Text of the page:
I suppose the title of this post is a bit inaccurate. I do have a needle phobia, but it's not just needle phobia either? It goes way, way deeper than just needle phobia. If you follow my other blog, you may have seen my post about my recent tests for Glaucoma, in which I had to have eye drops. Two, tiny drops of liquid into my eyes. I had a panic attack and how I stayed conscious is beyond me. I kid you not. Eye drops.
To say I'm (medically) squeamish is an understatement. Although this hasn't ever impacted on my health before, it was obvious that it was only a matter of time. The blog title is a giveaway. 40 Before 40. How long before something goes wrong? How about potentially having to have eyedrops every day for the rest of my life? You may laugh, you may mock. But just imagine having to face one of your fears every day for the rest of your life? Maybe starting every day of the rest of your life looking down from a tall building or maybe, waking up and having to hold a spider, or a rat, or having to wear a snake necklace or anything that instills genuine fear in you? Oh yeah - and being guaranteed a panic attack every day to boot. Still sound funny? It doesn't to me.
Then the needle issue, specifically the needle issue. The last time I had a needle was the injection to speed up the delivery of my son's placenta. 2006. So I have managed to evade needles for nine and a half years. I have come some way where blood tests are concerned, thanks to my very wonderful midwife who looked after my care for my youngest three, in that I am actually able to have one when I am able to use EMLA cream. If I can look the other way and be distracted, the cream means you don't feel anything, it's almost bearable. I still don't like it, but it's bearable.
Trying to explain to people that don't have this phobia that - for example - if I became diabetic, I honestly didn't think that I would be able to inject myself, or - even be injected by someone else daily. They don't get it. 'You'd have to' - they say. 'I don't have to' - is my response. As ridiculous as that response might seem. I don't have to. I have a choice to, and a choice not to. Unfortunately, choices such as that, are life and death. Most people would choose life, right? I need to be in that bracket too.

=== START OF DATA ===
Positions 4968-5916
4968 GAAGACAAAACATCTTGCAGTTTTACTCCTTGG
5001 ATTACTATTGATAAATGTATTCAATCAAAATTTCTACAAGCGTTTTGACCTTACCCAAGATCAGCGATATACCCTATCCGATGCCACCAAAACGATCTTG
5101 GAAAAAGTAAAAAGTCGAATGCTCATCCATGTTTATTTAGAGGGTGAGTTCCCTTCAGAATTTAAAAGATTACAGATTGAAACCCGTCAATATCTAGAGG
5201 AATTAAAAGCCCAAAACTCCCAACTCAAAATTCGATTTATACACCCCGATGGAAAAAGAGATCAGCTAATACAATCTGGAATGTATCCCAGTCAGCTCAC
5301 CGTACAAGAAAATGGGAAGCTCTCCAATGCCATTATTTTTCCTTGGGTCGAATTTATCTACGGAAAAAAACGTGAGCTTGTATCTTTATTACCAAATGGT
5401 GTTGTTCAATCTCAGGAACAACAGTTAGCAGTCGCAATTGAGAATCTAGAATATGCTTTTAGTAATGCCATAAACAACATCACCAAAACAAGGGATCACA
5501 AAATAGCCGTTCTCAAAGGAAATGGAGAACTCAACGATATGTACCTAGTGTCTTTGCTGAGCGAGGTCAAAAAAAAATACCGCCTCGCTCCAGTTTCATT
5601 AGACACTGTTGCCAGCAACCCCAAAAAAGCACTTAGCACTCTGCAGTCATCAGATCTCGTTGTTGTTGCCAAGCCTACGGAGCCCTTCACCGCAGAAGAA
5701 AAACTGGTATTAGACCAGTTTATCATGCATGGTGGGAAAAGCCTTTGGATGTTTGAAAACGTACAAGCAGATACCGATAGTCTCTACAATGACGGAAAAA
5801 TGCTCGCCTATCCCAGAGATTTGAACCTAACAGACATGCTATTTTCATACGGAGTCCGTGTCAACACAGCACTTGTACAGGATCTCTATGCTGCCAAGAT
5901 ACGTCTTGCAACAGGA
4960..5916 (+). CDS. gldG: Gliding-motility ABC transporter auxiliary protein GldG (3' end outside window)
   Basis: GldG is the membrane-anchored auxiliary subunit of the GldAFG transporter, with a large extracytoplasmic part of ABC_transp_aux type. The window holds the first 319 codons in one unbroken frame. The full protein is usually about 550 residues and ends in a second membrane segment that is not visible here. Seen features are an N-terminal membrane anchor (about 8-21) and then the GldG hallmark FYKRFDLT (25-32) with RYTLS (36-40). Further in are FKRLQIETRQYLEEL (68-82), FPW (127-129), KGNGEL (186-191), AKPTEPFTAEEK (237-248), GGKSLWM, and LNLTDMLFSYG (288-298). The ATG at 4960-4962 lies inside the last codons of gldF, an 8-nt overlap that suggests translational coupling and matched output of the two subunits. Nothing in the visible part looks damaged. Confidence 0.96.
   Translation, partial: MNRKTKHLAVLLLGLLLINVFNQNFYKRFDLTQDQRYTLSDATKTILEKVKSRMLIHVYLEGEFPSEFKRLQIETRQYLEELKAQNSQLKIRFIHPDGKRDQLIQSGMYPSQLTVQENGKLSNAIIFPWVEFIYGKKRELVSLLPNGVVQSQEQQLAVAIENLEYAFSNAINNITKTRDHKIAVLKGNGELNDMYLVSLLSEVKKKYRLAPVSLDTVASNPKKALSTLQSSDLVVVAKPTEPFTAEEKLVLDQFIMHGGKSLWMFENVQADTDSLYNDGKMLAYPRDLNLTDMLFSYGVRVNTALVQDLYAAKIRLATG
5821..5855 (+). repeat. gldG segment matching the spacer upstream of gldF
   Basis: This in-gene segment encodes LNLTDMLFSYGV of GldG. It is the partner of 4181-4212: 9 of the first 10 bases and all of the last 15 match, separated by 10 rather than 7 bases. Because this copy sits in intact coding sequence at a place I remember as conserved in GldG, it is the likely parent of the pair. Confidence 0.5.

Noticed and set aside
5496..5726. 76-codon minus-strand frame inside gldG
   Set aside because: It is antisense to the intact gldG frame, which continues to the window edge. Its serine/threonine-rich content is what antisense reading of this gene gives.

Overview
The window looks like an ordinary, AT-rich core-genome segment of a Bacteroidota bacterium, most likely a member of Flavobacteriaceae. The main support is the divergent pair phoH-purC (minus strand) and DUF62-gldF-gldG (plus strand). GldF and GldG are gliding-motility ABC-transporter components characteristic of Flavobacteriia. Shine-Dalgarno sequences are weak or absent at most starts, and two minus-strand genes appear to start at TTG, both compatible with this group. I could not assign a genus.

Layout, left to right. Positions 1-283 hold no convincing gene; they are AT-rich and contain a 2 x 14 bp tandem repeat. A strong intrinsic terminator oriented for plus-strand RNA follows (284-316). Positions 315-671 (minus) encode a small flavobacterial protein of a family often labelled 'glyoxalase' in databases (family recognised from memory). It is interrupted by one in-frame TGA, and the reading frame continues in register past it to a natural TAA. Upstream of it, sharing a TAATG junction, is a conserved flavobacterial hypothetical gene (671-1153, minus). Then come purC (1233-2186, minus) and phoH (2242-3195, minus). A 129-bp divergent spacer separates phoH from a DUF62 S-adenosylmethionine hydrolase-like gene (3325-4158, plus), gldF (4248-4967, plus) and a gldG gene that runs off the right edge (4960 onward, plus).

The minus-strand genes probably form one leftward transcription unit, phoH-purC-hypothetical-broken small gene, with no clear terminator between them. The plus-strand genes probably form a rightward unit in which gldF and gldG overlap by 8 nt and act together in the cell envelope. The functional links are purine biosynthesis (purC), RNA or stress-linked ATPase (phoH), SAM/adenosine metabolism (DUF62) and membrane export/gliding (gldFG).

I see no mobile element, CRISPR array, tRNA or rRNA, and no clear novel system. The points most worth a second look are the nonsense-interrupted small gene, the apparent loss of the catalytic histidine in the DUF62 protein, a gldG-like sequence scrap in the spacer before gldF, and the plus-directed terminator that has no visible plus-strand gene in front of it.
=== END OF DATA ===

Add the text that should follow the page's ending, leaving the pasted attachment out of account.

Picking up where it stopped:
So, potentially having to face something that is going to trigger off this phobia on a daily basis, I knew I would have to do something about it. One of my friends is a Psychiatric nurse, and so I sounded her out about it. I told her what had happened at the Optician, that this went way beyond just needles, and she promised that she would have a word with some colleagues of hers and see what they thought.
Long story short, obviously I haven't been assessed yet so it's a 'don't quote me' scenario, but one of her colleagues who is a Psychologist said that it sounded like I had a condition called 'Blood Injury Injection Disorder' rather than a needle phobia. Oh. Em. Gee. I've looked it up. It is an actual condition. It was me to a bloody TEE. Sufferers would refuse vital medical treatment, or refuse to seek help in the first instance, because of the needle issue. Inclusive of people with cancer, diabetes et al. I'm not cracking up. I'm not being silly. I'm not alone in this. And most importantly, it can be... don't want to say 'cured' but it can be treated? So, I have bitten the bullet and in January I am starting a course of CBT to hopefully help me deal with this disorder. I'm not one to shy away from things, if there's a problem, I will at least try and face it head on and deal with it. So, that's what I am doing. I'm really proud of myself, and really rather looking forward to it? I'm not one to be beaten by anything - once I decided that I'm strong enough to face it head on. And come January? BIID, if that is what you are, I'm coming for you. I am gunning for you.